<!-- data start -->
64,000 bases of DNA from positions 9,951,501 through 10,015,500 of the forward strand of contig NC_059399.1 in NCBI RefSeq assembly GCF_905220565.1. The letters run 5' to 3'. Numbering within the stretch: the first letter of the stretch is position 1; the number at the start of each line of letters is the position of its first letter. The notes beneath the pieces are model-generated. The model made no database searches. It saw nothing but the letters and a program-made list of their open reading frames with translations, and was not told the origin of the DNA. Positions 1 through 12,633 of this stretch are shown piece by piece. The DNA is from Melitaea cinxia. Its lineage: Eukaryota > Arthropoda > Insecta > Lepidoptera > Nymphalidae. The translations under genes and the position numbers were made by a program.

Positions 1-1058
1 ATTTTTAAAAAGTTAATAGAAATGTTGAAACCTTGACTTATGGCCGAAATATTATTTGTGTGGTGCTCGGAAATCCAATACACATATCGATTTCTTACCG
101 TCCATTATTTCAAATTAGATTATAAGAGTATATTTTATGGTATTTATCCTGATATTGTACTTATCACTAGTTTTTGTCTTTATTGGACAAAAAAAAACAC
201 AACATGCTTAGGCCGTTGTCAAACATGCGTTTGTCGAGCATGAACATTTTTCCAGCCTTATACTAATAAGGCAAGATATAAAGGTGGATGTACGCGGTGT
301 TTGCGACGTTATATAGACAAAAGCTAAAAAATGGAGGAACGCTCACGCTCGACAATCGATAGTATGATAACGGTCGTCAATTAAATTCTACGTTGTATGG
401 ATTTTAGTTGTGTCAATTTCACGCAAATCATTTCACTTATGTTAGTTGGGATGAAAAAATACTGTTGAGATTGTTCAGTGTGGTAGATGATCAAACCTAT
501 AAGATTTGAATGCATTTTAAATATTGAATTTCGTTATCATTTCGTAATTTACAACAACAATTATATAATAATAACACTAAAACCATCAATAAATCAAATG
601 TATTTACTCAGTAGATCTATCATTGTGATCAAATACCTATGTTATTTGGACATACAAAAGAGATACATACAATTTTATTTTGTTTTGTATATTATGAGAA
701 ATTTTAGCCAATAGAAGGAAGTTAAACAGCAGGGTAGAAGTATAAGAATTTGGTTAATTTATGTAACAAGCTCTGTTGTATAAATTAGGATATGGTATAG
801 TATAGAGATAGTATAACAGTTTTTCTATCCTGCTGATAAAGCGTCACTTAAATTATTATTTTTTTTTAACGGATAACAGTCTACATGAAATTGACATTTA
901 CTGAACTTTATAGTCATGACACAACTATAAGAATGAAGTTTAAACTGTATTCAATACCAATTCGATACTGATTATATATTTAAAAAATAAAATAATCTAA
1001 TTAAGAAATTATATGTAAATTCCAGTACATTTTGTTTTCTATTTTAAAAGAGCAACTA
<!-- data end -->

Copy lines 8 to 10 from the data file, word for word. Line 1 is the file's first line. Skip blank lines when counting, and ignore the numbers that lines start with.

501 AAGATTTGAATGCATTTTAAATATTGAATTTCGTTATCATTTCGTAATTTACAACAACAATTATATAATAATAACACTAAAACCATCAATAAATCAAATG
601 TATTTACTCAGTAGATCTATCATTGTGATCAAATACCTATGTTATTTGGACATACAAAAGAGATACATACAATTTTATTTTGTTTTGTATATTATGAGAA
701 ATTTTAGCCAATAGAAGGAAGTTAAACAGCAGGGTAGAAGTATAAGAATTTGGTTAATTTATGTAACAAGCTCTGTTGTATAAATTAGGATATGGTATAG